– Feeling demotivated and indifferent towards personal and professional goals.

  1. Depersonalisation:

   – Treating people as objects rather than individuals with emotions.

   – Developing a sense of emotional withdrawal and distance from others.


  1. Sleep Disturbances:

   – Insomnia or difficulties falling asleep.

   – Disrupted sleep patterns, leading to poor-quality rest.

  1. Physical Fatigue:

   – Persistent feelings of physical tiredness and weakness.

   – Generalized fatigue, even after adequate rest.

  1. Headaches and Muscle Tension:

   – Increased frequency of headaches.

   – Tension in muscles, leading to pain and discomfort, especially in the neck and shoulders.

  1. Gut Issues:

   – Digestive problems, such as stomach-aches, indigestion, or irritable bowel syndrome.

  1. Weakened Immune System:

   – Increased susceptibility to illnesses and infections.

   – Slower recovery from common illnesses.

  1. Changes in Appetite:

   – Changes in eating habits, such as overeating or loss of appetite.

   – Weight fluctuations due to altered eating patterns.

  1. Cardiovascular Issues:

   – Increased risk of cardiovascular problems due to prolonged stress.

   – Elevated blood pressure and heart rate.

  1. Compromised Mental Health:

   – Increased vulnerability to mental health issues such as anxiety and depression.

   – Higher risk of developing chronic conditions if burnout persists.

Unhealthy coping strategies – such as alcohol.

Alcohol often goes hand in hand with high stress and impending burnout. Alcohol is an “easy quick fix” to numb, de-stress, cope and self-medicate with stress, uncomfortable feelings and unhappiness. It can also be used to try to seek energy to pick you out of a slump to do the heavy lifting and get through the chores and … well… life.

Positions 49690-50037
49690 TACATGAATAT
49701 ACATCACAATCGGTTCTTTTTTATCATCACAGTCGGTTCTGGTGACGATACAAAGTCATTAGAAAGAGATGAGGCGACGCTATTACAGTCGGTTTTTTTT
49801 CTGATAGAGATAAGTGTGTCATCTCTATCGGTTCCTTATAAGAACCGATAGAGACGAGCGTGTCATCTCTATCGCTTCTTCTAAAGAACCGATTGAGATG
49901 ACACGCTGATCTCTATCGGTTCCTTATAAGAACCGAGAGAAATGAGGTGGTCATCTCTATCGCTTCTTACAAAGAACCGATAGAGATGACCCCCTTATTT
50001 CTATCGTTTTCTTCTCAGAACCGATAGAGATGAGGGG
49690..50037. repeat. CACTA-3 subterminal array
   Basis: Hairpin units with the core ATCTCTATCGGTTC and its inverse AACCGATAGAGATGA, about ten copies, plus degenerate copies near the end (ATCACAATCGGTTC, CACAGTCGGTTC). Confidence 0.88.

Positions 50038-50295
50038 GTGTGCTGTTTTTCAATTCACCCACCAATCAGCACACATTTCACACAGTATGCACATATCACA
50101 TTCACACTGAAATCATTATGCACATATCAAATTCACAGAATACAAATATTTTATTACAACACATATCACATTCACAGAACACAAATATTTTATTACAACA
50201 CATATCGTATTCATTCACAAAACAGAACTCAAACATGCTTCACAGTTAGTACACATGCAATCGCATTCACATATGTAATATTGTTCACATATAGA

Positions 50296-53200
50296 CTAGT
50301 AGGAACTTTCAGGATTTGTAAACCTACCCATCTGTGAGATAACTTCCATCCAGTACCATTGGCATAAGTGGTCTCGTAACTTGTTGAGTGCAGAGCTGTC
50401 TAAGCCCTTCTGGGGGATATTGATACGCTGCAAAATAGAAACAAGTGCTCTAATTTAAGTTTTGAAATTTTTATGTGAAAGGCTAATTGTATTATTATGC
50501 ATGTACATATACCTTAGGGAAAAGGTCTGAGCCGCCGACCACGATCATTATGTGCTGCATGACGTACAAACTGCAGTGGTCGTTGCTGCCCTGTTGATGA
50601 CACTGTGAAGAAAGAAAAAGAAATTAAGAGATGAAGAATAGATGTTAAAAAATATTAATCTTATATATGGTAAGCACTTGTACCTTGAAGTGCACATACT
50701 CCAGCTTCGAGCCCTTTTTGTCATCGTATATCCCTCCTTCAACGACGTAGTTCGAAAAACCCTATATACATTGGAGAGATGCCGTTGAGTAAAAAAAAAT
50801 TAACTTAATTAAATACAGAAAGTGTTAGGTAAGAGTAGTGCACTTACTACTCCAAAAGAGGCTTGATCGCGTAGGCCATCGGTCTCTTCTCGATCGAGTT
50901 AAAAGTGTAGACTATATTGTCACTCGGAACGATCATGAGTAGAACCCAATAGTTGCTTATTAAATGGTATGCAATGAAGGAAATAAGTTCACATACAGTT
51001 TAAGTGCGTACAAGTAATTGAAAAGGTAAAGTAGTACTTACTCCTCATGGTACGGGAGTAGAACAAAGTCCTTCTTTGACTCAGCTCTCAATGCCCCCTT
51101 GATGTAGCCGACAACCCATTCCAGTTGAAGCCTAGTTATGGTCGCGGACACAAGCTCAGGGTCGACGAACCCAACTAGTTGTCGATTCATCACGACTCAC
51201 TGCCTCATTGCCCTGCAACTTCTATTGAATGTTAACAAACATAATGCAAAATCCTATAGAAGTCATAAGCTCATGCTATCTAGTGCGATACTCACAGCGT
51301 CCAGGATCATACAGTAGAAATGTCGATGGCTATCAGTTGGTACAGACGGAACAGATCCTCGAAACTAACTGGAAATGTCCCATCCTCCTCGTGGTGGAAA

In reality, alcohol fuels burnout and vice versa. A burnout / alcohol cycle is a fast track way to a train crash. Please listen to my earlier episode on alcohol and stress to learn more about the alcohol and burnout connection.

 Managing and Recovering From Burnout

Managing burnout addressing both the symptoms and root causes.

Establishing boundaries is crucial – learn to say no and prioritise your time is important. This can be a really hard task if your willingness to go the extra mile, to do the hard tasks to keep the peace or to take on the caregiver role in your family – has been how you operate and how others see how you operate. So it can take a lot of work, confidence building, role playing and experimenting with various ways to establish boundaries.  A whole episode can be formulated on this alone!

Learn to Say No: Recognize your limits and don’t be afraid to decline additional responsibilities or commitments when you feel overwhelmed. Saying no is an essential part of self-preservation.

Regular breaks, even short ones during the workday, can make a significant difference: By this it is firstly becoming aware that taking a break is not a selfish act. Rather it is an act of survival. Checking in a few times a day and asking yourself how you are feeling, how stressed are you on a scale of 1 – 10. So many people that I know operate on a scale of 8 or 9 all day for the moment they wake up and walk through the door. But stress is accumulative. You need to release the valve through the day before you walk in the door. A cup of tea in the sun, breath exercises, a walk outside in some greenery with a mate, a laugh, an exercise, or as Prof Selena Bartlett says – to view a panoramic view.

Check your self talk: what do you say to yourself, are you ruminating, catastrophising or are you talking down to yourself. This can greatly impact your mood and behaviours. Try to be gentle and talk to yourself like you would to your nearest and dearest. With kindness, compassion and motivating love.

Delegating tasks is a skill, it is a part of boundary settling and it involves seeking support from colleagues fosters a collaborative environment, lightening the burden on you.

Another critical aspect of managing burnout is revisiting your goals and expectations: Set realistic targets and celebrate small victories. Quality should triumph over quantity, and finding purpose in your work can reignite the passion that burnout has dampened. Redefining what success looks like for you.

Joy in the little things: Make time for hobbies, spending time with loved ones, and activities that bring you joy and relaxation.

Regular Exercise: Incorporate regular physical activity into your routine. Exercise is a powerful stress reliever and can contribute to better mental and physical well-being.